Dealing with the Eternalist first; part of the problem comes from the sloppy use of language when we refer to "good" and "bad" karma. This is not in accord with the Pali which classifies volitional action as "kusala" and "akusala", skilful or unskilful. That puts a whole different slant on things. There is no one to judge your actions as good or bad; they are just inherently skilful or not. It is a mistake to think of karma as some kind of cosmic or divine law-code. It is a law, of a sort, but more akin to the Law of Gravity than the Criminal Code. It is best to think of karma as an unfolding of natural law.
This then raises the objection from the Annihilationist; where is the mechanism for this law? He cannot accept that an action done today may have effects years hence, evcn in a subsequent life-time. This objection comes from a deep-seated materialist bias. Given the assumptions of materialism, then it is insurmountable. But abandon those assumptions and it melts away like dew.
Materialism has been the dominant paradigm of science for at least two centuries. It assumes that matter is the only ontological Real. Mind is considered nothing more than a process of physical interactions.
This is a strange hypothesis, one held by many with dogmatic fervour. It is strange because if you consider the case, it is obvious that the only thing we ever really know or experience directly is our own minds. The material world we access only through our sense doors and the light of consciousness. Materialism denies what is immediately known, and gives exclusive reality only to that which is inferred.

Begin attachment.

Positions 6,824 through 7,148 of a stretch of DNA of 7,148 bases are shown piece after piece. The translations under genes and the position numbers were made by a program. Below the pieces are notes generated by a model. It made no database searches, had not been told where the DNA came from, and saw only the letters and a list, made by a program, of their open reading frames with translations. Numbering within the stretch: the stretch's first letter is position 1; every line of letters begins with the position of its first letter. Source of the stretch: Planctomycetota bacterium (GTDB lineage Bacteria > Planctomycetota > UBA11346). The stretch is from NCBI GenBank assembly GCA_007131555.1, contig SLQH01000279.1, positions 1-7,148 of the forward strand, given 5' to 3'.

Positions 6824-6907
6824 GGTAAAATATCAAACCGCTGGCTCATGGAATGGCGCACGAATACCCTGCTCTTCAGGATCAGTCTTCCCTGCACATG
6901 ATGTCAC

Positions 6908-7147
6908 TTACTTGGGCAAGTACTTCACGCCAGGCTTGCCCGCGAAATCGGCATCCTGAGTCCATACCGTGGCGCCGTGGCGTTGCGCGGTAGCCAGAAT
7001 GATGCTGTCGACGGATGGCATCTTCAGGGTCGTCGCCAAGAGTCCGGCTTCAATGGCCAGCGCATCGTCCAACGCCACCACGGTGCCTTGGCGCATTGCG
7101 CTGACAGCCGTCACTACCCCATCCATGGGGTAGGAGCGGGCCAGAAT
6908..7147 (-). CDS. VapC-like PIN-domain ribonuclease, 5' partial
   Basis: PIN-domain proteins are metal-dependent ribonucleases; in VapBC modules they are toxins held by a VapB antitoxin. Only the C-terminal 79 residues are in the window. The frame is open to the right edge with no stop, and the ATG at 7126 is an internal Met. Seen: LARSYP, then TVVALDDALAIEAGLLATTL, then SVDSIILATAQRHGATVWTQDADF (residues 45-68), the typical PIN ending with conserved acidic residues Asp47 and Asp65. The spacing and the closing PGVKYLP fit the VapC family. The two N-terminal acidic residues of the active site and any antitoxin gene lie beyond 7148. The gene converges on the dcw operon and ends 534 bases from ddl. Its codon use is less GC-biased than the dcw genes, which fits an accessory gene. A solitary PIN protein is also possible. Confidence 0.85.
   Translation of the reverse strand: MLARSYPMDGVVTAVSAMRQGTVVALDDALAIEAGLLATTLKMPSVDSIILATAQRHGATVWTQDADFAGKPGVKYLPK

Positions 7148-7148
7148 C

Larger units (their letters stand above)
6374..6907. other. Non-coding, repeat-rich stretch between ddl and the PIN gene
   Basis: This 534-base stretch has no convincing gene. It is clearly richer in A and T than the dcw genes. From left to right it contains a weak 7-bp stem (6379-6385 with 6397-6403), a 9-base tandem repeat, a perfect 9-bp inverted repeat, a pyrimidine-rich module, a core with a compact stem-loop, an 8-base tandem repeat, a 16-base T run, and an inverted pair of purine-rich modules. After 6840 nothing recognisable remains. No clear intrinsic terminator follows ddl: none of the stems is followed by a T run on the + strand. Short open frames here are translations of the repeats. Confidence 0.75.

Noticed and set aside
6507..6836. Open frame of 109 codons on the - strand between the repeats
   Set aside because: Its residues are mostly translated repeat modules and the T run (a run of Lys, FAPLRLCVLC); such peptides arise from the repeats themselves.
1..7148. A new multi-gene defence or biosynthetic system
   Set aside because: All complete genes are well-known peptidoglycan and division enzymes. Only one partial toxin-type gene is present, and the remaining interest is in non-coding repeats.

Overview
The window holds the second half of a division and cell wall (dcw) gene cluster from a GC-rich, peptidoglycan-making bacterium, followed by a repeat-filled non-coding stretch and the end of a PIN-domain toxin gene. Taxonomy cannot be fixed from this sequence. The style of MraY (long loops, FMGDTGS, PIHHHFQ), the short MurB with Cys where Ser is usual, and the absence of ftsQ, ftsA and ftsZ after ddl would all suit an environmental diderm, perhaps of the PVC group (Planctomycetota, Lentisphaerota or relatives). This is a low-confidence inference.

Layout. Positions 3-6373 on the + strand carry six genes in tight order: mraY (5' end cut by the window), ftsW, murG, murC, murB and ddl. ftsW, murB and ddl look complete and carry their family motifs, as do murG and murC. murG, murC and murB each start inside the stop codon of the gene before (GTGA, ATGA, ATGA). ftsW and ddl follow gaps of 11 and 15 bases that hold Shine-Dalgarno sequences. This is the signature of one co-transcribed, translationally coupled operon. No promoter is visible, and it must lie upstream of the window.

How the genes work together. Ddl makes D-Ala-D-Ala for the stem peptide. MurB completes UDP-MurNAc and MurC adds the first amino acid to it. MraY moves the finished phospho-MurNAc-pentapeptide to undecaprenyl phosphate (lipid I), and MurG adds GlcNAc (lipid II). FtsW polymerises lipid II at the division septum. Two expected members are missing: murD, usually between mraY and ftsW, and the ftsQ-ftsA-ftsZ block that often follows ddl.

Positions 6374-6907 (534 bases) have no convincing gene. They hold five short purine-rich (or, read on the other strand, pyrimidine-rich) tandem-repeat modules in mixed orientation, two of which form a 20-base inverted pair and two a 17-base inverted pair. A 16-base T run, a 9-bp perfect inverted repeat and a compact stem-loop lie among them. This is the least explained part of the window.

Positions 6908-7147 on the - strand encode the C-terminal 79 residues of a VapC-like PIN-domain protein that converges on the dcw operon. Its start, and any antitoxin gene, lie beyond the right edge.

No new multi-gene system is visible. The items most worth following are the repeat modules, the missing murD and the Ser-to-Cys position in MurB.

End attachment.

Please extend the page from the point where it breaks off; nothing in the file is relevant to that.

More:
The Buddha was certainly not a materialist, a view which he specifically denounced. He also said that Mind is the forerunner; i.e. Mind is the primary Real.
Given that assumption it is not hard to see how karma works. In the abhidhamma, karma is explained in terms of balancing voltional and resultant mind-moments. For every skilful moment of volition there will be a profitable resultant experienced as sense-impression at some later time.
Given that Mind is primary, if the material universe needs to adjust itself to accomodate these mind-moments, then it does so. We make the world with our minds.
This is not an issue peripheral to the Buddhist Path either. The most common formulation of Right View is as follows;
There is what is given, what is offered, what is sacrificed. There are fruits & results of good & bad actions. There is this world & the next world. There is mother & father. There are spontaneously reborn beings; there are priests & contemplatives who, faring rightly & practicing rightly, proclaim this world & the next after having directly known & realized it for themselves.Right View, remember, is the first of the Path Factors. I think the Buddha gave this doctrine such central importance precisely because the proper understanding of karma (and rebirth) is essential to find the Middle Ground of the Dependent Origination and to gain freedom from the shackles of the Wrong Views. If one is stuck in either Eternalism or Materialism (Annihilationism) one simply cannot correctly apprehend the void nature of the dhammas and escape from suffering.